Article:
One of the two candidates campaigning to be the next Liberal Democrat leader has called for a ‘New Federalism’ in the UK.
He said that:
“I don't often find myself citing Richard Nixon as an inspiration, but his concept of 'New Federalism' - "... of faith in America's State and local governments and in the principle of democratic self-government." - is an exciting one for us to explore.”
More powers are being devolved to Scotland - following the referendum where the ‘yes’ campaign got almost 45% of the vote. And more powers are being devolved to cities across England.
We live in an age where London is slowly losing its grip and devolving more powers further down the chain.
Farron wrote about the strength of the United Kingdom and how it “is a rich tapestry that is unrivalled in the world, a union of histories and rituals and oddities, stronger together than our individual parts.” He also said that “Union does not mean uniformity”, stressing the diversity of the entire country.
He said that: “it's time to start igniting the liberalism of localism; for more of our towns and cities to start marching towards the drumbeat of devolution.” The Liberal Democrats have long been for further devolution and a sort of federalism for the United Kingdom. Farron made the case for the further devolution of powers, but also says that it is “no silver bullet”.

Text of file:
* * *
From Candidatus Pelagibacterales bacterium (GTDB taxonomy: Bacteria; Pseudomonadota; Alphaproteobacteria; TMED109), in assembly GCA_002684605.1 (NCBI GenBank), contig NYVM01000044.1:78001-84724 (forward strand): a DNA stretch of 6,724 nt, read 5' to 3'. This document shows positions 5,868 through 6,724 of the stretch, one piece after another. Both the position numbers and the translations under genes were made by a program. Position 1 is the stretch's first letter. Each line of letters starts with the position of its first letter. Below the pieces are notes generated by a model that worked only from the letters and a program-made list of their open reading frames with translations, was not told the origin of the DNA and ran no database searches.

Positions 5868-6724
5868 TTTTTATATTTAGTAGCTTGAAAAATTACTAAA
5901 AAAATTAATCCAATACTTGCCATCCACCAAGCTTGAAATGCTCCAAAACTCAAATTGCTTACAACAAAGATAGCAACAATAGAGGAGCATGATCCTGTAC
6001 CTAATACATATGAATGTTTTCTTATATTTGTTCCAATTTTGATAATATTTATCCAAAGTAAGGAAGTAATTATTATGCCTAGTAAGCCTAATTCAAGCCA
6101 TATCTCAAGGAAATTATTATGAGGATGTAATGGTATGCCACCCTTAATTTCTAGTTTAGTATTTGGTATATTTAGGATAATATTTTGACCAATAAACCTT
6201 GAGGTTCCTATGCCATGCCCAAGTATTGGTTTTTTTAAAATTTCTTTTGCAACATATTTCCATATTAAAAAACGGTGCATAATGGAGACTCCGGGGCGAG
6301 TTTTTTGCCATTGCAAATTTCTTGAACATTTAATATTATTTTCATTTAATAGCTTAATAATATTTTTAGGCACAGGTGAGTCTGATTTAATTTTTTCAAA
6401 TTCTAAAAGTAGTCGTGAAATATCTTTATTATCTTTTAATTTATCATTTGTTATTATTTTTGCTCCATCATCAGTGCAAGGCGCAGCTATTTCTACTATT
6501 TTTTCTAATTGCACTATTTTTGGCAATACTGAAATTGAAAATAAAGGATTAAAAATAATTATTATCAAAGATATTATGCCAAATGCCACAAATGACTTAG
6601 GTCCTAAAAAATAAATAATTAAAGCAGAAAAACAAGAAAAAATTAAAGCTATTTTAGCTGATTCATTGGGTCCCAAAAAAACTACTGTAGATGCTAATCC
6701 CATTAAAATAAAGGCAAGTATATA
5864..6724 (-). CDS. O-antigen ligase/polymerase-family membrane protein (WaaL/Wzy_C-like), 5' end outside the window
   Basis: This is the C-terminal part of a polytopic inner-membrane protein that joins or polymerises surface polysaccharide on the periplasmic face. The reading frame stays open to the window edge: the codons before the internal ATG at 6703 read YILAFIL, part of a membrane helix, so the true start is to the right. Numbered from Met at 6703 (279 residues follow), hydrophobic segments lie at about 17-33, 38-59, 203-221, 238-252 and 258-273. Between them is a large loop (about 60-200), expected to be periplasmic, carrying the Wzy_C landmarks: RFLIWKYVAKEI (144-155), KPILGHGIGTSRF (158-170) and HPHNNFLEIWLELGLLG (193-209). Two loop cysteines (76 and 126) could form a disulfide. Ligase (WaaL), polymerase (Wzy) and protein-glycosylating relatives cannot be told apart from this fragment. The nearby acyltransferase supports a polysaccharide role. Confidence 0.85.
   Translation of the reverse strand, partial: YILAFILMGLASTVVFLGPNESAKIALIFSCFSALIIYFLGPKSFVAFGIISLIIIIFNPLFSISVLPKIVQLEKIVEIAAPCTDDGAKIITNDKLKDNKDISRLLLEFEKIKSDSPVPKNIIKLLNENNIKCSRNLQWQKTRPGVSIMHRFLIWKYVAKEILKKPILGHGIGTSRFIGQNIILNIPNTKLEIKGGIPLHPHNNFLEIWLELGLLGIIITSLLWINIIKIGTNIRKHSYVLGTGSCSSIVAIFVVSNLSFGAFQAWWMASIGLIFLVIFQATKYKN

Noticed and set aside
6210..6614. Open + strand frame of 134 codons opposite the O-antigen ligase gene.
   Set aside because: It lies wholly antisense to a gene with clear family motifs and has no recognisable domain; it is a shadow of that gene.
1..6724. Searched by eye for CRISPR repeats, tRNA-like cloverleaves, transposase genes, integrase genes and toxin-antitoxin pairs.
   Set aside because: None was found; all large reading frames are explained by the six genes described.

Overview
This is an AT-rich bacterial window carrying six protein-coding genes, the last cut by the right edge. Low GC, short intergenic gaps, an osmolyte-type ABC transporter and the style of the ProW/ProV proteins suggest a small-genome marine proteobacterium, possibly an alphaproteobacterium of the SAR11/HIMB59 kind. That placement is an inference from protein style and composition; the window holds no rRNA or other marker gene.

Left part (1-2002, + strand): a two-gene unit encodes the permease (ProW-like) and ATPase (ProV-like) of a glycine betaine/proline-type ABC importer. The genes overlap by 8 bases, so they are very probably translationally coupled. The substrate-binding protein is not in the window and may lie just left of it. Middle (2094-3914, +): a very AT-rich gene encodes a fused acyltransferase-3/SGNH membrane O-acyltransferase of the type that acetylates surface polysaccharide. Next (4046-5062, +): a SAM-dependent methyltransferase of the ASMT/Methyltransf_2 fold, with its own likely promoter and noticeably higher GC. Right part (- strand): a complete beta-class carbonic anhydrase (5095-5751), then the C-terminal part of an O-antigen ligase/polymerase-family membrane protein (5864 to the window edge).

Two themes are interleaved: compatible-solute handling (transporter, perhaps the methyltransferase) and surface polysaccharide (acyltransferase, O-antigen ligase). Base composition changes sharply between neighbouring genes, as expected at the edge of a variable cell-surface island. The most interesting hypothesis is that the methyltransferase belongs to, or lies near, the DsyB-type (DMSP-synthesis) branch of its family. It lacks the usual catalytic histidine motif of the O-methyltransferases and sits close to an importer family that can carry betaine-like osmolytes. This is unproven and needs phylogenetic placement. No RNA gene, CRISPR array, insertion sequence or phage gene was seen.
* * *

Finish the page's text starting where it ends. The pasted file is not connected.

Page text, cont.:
Tim Farron is clearly trying to position himself, and his party if he leads it, as the party of devolution. The party of giving more power to the people. But in the north he is arguably being outflanked by the Conservatives and their promise of a ‘northern power-house’ and by the SNP in Scotland who are always calling for more powers.
Farron’s words will perhaps chime well with many across the country thinking that too much power is centralised in Westminster away from the real lives of ordinary people, but there are two big challenges standing in the way of Farron making his words become a reality.
Firstly, he has to get elected leader, although he is perceived as the front-runner. And secondly, the Liberal Democrats have very little political capital at the moment. They are starting the next five years from one of their lowest positions ever. With just 8 MPs they get less time to speak at PMQs and will have much less of a say than when they had 57 MPs. The Liberal Democrats can say they are the party of devolution and ‘new federalism’ all they want if that’s the way they choose, but their real challenge will be to get people to listen, act and vote for them in the future.
Read the full HuffPost article by Time Farron here.